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Producers who understand filmmaking and content manage to stay strong. Producing is an art and a craft, and it takes one bad film to take away all the profits earned in the previous films. Director Mahi Raghav advocates that heroes and directors should become stake holders. He questions, “If an actor and a director don’t believe in the budget, why make the film? They should be rewarded for sticking to the plan and also get the stick for crossing the limit. It is ridiculous if a 10-crore film has six crore as remunerations. There is also a lack of transparency in accounting. Real figures are never shown.”

In case of big budget films, remunerations of artistes and technicians have sky rocketed. If the initial 30 or 40 shooting days aren’t controlled, the wastage and damage can be phenomenal. Producers can’t do much as half the film is finished by then. Even if the films become a hit, they realise they could have saved a few crore rupees by minimising the shooting at least by 20 days. They can also put a cap on technicians and artistes based on the size of the projects.

A bound script for a big project is never considered the Bible, in fact it keeps changing and is termed as ‘betterment’. Producers also point out the mounting bills thanks to cinematographers opting for latest equipment, lighting and more assistants.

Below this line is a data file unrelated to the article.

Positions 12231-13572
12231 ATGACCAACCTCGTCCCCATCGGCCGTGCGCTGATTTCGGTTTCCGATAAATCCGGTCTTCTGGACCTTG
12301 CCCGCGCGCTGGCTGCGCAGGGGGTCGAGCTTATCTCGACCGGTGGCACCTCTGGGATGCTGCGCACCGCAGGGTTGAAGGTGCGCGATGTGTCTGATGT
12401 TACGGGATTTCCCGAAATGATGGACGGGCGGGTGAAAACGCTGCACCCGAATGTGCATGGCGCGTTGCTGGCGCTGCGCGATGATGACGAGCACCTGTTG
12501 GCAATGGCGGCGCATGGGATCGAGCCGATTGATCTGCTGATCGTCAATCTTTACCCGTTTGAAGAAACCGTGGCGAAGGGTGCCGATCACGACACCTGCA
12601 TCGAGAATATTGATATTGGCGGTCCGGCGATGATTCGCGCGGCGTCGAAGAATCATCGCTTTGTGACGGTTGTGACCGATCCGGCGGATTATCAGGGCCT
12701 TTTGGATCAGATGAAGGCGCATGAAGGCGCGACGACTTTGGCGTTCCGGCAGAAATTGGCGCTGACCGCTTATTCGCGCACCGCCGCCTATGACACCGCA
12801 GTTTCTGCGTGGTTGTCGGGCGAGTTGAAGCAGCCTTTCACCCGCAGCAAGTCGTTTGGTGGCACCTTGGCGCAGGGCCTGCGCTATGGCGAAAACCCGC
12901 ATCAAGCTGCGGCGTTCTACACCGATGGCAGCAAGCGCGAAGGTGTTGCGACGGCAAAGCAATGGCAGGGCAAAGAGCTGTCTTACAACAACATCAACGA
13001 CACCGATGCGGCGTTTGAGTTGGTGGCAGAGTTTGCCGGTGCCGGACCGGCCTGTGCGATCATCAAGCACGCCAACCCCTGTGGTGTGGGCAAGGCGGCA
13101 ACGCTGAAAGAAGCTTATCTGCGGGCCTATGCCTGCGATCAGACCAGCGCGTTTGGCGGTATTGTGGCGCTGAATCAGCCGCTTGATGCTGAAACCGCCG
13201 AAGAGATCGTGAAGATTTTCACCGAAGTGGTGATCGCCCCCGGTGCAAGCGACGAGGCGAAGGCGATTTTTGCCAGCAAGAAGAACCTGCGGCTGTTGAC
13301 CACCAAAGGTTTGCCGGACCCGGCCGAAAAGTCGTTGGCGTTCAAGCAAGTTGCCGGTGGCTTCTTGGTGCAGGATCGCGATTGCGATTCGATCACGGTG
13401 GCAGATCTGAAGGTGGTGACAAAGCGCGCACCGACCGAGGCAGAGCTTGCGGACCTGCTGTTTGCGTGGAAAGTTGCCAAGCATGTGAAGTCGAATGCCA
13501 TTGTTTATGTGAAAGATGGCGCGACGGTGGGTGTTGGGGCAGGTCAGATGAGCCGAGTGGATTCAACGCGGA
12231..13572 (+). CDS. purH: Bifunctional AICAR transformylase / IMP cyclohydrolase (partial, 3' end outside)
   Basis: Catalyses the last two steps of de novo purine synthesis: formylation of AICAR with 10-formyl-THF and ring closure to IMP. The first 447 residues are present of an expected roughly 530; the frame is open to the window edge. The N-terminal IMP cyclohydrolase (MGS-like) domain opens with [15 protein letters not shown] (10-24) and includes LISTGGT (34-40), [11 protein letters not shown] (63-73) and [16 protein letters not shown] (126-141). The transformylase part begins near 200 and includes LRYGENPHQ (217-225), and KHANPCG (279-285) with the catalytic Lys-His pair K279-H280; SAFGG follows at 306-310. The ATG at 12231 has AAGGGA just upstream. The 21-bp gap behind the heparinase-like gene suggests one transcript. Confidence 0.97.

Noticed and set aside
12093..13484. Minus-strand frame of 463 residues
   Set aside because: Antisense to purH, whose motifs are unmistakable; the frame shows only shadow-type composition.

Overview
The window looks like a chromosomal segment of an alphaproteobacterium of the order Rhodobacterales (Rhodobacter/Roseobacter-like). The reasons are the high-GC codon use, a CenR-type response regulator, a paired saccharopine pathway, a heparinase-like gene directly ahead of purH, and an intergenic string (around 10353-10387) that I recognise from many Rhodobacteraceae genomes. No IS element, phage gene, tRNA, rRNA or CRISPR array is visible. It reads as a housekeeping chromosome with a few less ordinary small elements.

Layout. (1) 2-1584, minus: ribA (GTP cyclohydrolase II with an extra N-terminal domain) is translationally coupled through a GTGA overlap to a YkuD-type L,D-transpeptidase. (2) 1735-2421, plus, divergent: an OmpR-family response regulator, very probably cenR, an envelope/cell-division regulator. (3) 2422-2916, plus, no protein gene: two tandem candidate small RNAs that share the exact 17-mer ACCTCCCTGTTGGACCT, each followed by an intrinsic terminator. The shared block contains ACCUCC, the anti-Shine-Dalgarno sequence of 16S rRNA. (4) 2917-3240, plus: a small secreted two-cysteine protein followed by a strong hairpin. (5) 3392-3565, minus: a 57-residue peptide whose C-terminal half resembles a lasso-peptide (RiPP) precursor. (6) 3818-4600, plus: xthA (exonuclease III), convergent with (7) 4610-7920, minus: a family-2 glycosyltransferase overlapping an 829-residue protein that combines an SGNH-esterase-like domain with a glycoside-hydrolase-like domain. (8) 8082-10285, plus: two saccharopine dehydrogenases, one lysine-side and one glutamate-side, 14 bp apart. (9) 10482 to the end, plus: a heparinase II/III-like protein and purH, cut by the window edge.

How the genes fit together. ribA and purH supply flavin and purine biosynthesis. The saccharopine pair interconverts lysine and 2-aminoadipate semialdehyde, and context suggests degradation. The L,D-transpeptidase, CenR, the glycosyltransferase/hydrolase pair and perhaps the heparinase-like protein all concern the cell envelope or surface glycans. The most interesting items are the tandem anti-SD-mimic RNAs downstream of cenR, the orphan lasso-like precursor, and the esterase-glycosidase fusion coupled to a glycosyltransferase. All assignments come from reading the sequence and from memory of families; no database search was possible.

C Kalyan who is producing a film with Balakrishna in the lead was an assistant director first. That angle in him always tempts him to spend a little extra to get aesthetic or lavish frames. He doesn’t like making small films at all but recently seeing a few films succeed, he green lit the movie RDX Love. It was a blunder in terms of economics, he admits.

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Most big budget producers are worried that heroes won’t allot dates if they talk of budgets and might go to another producer. Setting up dates and combinations come first. Despite having been in the industry for 35 years, producer Kalyan overspent, shot RDX Love in 78 days. The film was meant to be wrapped up in 45 days. He shares, “Rangasthalam was shot in Polavaram area, they could withstand that. I wanted a similar background, followed suit and it turned out to be an agonising experience. I spent two crore more. Even I want to do films like Agent Sai Srinivas Athreya and Brochevarevarura but I have come to a level where I can’t make smaller budget films. Also, not all small films are a hit, these days people see the trailer and decide to go to the theatre.”

Some producers point out how the advent of monitors has escalated budgets, since heroes and directors ask for re-shoots which was non existent earlier. Today, the total burden is on the distributor. The producer is safe in all ways. Even a flop film makes money and everyone is being paid but it is the distributor who faces the losses. Films are being sold at high rates and if it fails at the market, he will not be able to buy another film next time. #KhabarLive